The artwork for this is (lack of a better word) fantastic. The character’s facial expressions are very easy to read. Also as Reed and Johnny progress on the rocket, you can see how their excitement and determination grow as the issue progresses. Plus I enjoyed the subtle detail of the Thing’s cast (from his fight with the Hulk last issue). I didn’t even notice the cast until the end of my second read. Overall, this issue is a strong opener. It’s returning to the Fantastic Four’s original mission but makes it feel like a brand new story. ~ Louis @SpiderMan1991

Verdict: 5 Stars

Written By: Marv Wolfman
Pencils By: Carmine Infantino
Inks By: Tony DeZuniga
Colors By: Glynis Wein
Cover By: Joe Sinnott
Variant Cover By: Gerard Parel
Price: $3.99

Marvel released a facsimile edition of the original Spider-Woman comic, which launched in 1978 alongside its own TV show, this month. This is an excellent opportunity for collectors or fans who’d like a beautiful reproduction of the original comic, to add to their Jessica Drew repertoire. The story itself is not a particularly strong selling point, but it’s a treat to read about her origins – especially the parts that are no longer canon or frequently referenced. In fact, her dying her hair to distinguish between a woman and Spider-Woman is one of the most interesting bits in the issue. Furthermore, Wolfman immediately took pains to dive into her moral gray areas and thus separate her from other members of the Spider family, such as Peter Parker. This isn’t your average American hero, it’s a desperate person who wants to do good but also might need to steal to eat; a triple agent whose side in a fight is never assured.

The artwork is probably the biggest reason to buy a copy, mostly to have a cleaner and crisper look at the work offered by one of the Silver and Bronze Age greats: Carmine Infantino. Jessica’s expressions are always fascinating, her old costume is fun, and her powers are drawn with fluidity and pure strength. ~ Tatiana @myrcellasear

Verdict: 3 Stars

Written By: Jody Houser
Pencils By: Stephen Mooney
Colors By: Tríona Farrell
Cover By: Junggeun Yoon
Variant Covers By: Kris Anka; Joe Chiodo; Meghan Hetrick; Lee Garbett
Price: $3.99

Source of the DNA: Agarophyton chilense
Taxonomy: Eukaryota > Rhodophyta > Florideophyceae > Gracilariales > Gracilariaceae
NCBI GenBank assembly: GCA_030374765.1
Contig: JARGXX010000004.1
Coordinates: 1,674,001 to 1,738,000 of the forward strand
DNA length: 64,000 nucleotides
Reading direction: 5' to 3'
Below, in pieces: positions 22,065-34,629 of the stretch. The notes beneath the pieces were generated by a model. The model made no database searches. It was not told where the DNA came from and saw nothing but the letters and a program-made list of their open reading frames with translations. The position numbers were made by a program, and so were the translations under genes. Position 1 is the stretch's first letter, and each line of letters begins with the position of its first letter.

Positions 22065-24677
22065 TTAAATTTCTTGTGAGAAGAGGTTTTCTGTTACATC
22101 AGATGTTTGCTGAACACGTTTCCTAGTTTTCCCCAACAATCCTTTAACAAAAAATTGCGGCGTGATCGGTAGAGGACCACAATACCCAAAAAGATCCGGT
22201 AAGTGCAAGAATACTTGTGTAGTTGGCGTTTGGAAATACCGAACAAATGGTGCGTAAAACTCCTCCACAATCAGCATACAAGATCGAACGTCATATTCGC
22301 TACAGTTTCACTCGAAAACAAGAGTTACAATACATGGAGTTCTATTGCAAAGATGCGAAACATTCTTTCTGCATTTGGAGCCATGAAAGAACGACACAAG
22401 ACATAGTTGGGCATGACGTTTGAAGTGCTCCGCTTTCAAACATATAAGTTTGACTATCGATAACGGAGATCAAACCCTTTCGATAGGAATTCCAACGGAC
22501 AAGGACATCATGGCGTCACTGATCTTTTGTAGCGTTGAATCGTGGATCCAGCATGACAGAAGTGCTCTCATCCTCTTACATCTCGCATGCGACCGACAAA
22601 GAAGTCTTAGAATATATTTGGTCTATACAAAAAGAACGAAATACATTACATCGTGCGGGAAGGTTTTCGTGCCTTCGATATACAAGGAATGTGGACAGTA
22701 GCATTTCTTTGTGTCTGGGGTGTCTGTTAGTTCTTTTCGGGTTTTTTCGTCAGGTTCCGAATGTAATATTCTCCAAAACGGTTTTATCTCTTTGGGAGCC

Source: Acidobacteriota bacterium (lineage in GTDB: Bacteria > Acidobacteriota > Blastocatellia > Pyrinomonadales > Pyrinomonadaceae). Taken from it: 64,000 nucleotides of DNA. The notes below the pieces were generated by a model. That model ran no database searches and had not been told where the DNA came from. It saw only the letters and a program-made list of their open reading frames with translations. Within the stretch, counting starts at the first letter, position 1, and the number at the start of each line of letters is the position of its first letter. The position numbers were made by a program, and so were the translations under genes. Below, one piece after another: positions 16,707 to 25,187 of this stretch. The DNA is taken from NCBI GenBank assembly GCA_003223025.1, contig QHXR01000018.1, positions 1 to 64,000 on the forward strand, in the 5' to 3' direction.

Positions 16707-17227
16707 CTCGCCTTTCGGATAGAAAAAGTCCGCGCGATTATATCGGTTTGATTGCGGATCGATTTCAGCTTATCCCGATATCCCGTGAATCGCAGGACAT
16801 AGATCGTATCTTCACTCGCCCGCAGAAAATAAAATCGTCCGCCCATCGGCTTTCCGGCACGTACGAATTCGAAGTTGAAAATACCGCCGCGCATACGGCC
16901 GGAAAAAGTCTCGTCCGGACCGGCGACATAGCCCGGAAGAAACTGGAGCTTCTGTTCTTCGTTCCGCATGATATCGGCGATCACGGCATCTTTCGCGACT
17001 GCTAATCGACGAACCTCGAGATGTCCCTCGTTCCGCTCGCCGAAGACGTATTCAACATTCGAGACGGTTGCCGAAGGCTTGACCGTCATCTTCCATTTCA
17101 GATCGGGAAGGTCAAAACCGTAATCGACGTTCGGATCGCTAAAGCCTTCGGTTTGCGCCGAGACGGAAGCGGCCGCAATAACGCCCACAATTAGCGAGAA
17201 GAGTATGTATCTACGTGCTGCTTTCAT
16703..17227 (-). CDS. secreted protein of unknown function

Jody Hauser wastes no time with introductions in The Web of Black Widow #1 instead, launching readers into the middle of Natasha’s latest spy mission. While everyone’s favorite espionage extraordinaire spares little explanation, the action of the premiere issue is intense and compelling. And the story is not totally without a backstory, thankfully. Not only are there powerful flashbacks woven delicately throughout, but the appearance of Tony Stark in the present helps move things along nicely. Houser anchors Natasha’s new tale firmly in the Marvel Universe by tying it thematically to her recent resurrection, which is why Stark is the perfect partner for this particular escapade. The last pages set up an exciting adventure for Natasha while also promising to carefully explore the effect that recent events have had on her psyche.

Stephen Mooney and Tríona Farrell paint a perfectly mysterious portrait of Natasha in The Web of Black Widow #1, both in terms of character and setting. The opening sequence, for example, captures the glitz of a charity ball at the same time that it lays down the clandestine nature of Natasha’s entrance into it. And as strong as Houser’s dialogue is, she shows Black Widow off to even greater advantage when she steps back and lets the artwork do the talking. Moments of high-powered action and breathless anticipation alike are choreographed by the artists to look like a ballet – a graceful and deadly one perfectly befitting the super-spy executing it. ~ Tatiana @myrcellasear

Verdict: 4 ½ Stars

Let us know in the comments what you think of The Marvel Reviews for this week!